I think it was a precautionary statement. I will check the requirement and try to add parentheses.


If Table B can contain a start but no end date (assumption given inferred use) this is important.

Your 40 minute query is returning information based on two specific possibilities:
1) a.id = b.id and a.date1 between b.date1 and b.date2
2) b.date2 is null

This would return the same data as the following more complex and less efficient query:
select a.*,b.*
from table a
left join table b
on a.id = b.id
and a.date1 between b.date1 and b.date2
union
select a.*,b.*
from table a, table b
where b.date2 is null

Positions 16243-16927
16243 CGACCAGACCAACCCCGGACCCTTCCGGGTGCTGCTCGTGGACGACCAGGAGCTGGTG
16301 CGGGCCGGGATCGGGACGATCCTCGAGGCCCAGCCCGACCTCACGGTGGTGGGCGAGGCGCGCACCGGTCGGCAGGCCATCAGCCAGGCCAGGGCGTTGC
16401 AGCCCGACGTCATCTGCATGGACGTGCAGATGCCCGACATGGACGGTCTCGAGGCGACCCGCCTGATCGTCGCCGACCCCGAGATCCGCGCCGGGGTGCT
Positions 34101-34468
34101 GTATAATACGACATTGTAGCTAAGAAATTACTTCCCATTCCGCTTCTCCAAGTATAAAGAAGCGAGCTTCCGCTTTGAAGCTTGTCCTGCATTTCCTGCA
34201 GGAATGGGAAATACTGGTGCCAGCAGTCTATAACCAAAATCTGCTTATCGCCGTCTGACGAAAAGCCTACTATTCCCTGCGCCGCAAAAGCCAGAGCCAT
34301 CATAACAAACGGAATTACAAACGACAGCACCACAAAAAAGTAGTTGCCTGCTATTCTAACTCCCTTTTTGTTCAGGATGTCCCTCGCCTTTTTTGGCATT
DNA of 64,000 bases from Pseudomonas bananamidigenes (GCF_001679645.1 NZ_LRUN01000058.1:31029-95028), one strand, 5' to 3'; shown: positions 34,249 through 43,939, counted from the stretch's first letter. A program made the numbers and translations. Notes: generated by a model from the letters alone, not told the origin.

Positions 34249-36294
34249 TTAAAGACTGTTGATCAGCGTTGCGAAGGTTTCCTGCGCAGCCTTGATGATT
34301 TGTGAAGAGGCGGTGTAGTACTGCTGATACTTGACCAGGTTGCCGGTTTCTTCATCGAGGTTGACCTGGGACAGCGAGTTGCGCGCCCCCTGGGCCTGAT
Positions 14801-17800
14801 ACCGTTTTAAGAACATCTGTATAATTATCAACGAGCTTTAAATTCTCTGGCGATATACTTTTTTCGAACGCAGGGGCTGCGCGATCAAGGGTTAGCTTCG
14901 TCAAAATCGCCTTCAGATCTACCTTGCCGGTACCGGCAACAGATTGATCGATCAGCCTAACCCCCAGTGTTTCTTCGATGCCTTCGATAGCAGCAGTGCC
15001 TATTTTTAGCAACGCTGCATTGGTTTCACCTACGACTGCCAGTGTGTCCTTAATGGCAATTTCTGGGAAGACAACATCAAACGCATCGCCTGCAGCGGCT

Looking at the second select this is a cross join. After creating this cross join it then goes through each record Count(A)*Count(B) and select those where date2 is null (0 per your statements). So this entire cross join would be generated then ignored. You are paying the cost to create this cross join and then ignore it.

Your results are the same given your data set, but this doesn't mean your queries are equal. They could change after your next transaction.

You might consider a third query depending on your expectation.
This requires that a.date1 occur after b.date1 but b.date2 may be null
select a.*,b.*
from table a
left join table b
on a.id = b.id and a.date1 >= b.date1 and a.date1 <= isnull(b.date2,getdate())

This query allows a.date1 to predate b.date1. This may not be desired.
Arun55 modified.
select a.*,b.*
from table a
left join table b
on a.id = b.id